In 1945 Anthoni was arrested for his part in the deportations. He was finally tried in 1948, but the trial turned out to be a rather curious affair. Anthoni was accused of misconduct in office because he hadn't given the deported Jews change to leave the country to a destination of their choice - a very trivial offense. Anthoni claimed that he didn't know of the fate of Jews in Germany, and feigned amnesia.

The most curious event of the trial was the statement of the sole survivor, Georg Kollmann. Kollmann claimed he was treated very well by the Security Police, when all the evidence now available points to the opposite. Kollmann asked that Anthoni was to be found not guilty. This caused scandal, and afterwards many Finnish Jews regarded Kollmann a traitor. In an interview 31 years later Kollmann claimed he hadn't said anything like that, and surmised that the interpreter had misrepresented his words (this is quite impossibe - even if the persons involved would have been ready to commit such an outrage, there were in the audience, among others, Finnish Jews who were fluent in German, the language Kollmann spoke, and they would have been certain to act if the interpreter would have tried to misrepresent Kollmann's testimony). Kollmann's attitude at the time and later indicates that he perhaps wanted to forget all about his sufferings, and let bygones to be bygones, no matter what.

Anthoni was released of all charges, although the Supreme Court repealed this decision in the next year. But even the Supreme Court only gave him a written reprimand. Anthoni also won substantial damages from the state for the three years he had been arrested before the trial. Afterwards he was given employment by certain industrialist who during the war had been well-known for his extremely pro-German sympathies. Anthoni died in 1961.

Minister of Interior Toivo Horelli's motives in the case remain a mystery. How much Horelli at the time actually knew of the fate of Jews in Germany, and whether he truly believed the deported Jews were criminals, is not known. After the war Horelli refused to answer questions pertaining this incident, stating that he will only speak if sued. He never was. Horelli was dropped from the new cabinet formed in February 1943, and was the Second Deputy Speaker of Parliament until 1944. He died in 1975.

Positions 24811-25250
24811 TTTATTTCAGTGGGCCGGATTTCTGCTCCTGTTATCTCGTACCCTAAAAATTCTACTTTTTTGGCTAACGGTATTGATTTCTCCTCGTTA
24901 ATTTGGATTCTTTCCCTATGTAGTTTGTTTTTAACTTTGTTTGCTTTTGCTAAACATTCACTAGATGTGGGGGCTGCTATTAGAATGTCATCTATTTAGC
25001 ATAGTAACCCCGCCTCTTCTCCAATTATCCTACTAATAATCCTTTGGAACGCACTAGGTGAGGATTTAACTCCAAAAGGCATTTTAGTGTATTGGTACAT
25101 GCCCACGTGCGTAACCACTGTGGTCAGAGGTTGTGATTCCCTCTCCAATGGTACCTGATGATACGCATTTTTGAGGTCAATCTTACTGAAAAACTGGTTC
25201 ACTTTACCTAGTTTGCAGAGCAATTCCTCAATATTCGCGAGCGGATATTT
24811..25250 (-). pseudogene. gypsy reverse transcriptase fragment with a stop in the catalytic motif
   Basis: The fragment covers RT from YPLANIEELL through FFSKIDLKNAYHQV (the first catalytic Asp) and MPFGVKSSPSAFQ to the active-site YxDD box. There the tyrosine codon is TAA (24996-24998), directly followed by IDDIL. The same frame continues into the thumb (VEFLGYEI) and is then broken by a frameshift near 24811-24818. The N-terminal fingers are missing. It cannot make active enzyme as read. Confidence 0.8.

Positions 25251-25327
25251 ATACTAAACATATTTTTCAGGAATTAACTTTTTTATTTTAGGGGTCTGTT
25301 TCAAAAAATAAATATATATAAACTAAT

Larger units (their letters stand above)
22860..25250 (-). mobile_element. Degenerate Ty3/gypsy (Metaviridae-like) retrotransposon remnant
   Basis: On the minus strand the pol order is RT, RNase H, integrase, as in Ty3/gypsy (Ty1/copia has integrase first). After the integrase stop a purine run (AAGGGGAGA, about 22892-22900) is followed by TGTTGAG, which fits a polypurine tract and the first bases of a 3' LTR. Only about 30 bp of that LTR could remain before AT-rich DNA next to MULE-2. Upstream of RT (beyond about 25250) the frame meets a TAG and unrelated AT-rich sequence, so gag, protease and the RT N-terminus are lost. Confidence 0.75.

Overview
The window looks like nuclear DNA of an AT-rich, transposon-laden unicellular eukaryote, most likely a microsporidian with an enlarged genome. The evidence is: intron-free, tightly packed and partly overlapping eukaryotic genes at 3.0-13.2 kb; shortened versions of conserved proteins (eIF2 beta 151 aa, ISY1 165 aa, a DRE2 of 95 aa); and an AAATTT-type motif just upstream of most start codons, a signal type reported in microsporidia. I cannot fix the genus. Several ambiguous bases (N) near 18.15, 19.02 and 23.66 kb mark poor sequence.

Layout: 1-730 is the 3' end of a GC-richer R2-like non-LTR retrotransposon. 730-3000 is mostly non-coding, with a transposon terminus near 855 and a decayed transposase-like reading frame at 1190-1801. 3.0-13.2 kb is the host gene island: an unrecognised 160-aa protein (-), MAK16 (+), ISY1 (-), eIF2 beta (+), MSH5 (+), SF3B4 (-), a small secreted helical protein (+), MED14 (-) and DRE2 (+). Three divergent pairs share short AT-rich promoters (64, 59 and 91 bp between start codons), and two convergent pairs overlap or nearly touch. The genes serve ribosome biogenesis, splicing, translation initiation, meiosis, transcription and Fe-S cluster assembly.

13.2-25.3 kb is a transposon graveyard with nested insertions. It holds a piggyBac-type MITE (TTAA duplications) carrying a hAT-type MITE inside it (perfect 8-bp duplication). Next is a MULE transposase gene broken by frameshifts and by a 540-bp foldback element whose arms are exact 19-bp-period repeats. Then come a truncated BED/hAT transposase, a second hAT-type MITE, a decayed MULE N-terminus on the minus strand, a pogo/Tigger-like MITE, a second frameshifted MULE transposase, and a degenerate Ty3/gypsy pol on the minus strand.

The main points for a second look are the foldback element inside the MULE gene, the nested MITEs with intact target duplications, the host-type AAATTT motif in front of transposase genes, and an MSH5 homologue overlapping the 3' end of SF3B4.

Georg Kollmann was liberated in 1945 and until 1950 worked as a doctor in a US military hospital in Austria. He then emigrated to Israel, continued to practice medicine and founded a new family. He refused to discuss his experiences, except for a short interview he gave to a Finnish researcher in 1979. His general attitude in the interview can be summarized as 'what use it is to dig up such old matters, it's better to forget'. Kollmann occasionally visited Finland, and stated he bore no grudge to Finns. He died in 1992.

Alas, the eight civilians deported in November 1942 were no the only Jews delivered to German hands by Finns. During the early Continuation War the Finnish military authorities began an exchange program with Germans. Certain groups of Soviet POWs, namely officers and politruks, were exchanged for Finnish-related people living in the German occupied lands. Finns were ready and willing to receive especially Ingrians who speak a language closely related to Finnish (some classify the Ingrian as a dialect of Finnish), and could also offer them a significantly better conditions than the German-run refugee camps. More than 3000 Ingrians were taken to Finland, and in exchange a similar number of Soviet POWs were handed to Germans. A number of these POWs were of Jewish faith. How much, is not known for certain, but the number is more than 50 and less than 100. But in their case it's significant that they were not handed to Germans because they were Jews, but because they were officers and politruks Finns had agreed to exchange for Ingrians.

(Mikko Härmeinen)

Source 2

The Holocaust, written by Martin Gilbert Page 534

Dr Georg Kollman, Viennese-born, was the only survivor of those deported from Finland. He and the other seven had been brought to Helsinki by boat across the Gulf of Finland to Reval.

He was handed over to the SS and deported to Auschwitz. Dr Georg Kollman was a Survivor of the Nazi Holocaust. He was deceased in Israel.

Georg Kollman was a medical doctor. He did his residence in Finland until November 3, 1942, when at the age of 29 he was expelled to Tallinn, Estonia where he was turned over to the Gestapo along with Janka, their son Frans Olof and five other refugees. Ultimately they were all deported to Auschwitz. Only Georg survived the war. He worked as a doctor in Austria from 1945 to 1950 where he was employed by the US Military hospital. He eventually moved to Israel, started a new family and died there at the age of 79.

For more information: http://homepage.ntlworld.com/andrew.etherington/1942/11/06.htm

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Dr. Georg Kollmann's Timeline

November 19, 1912
Vienna, Austria
May 15, 1941
Helsinki, Finland
October 3, 1992
Age 79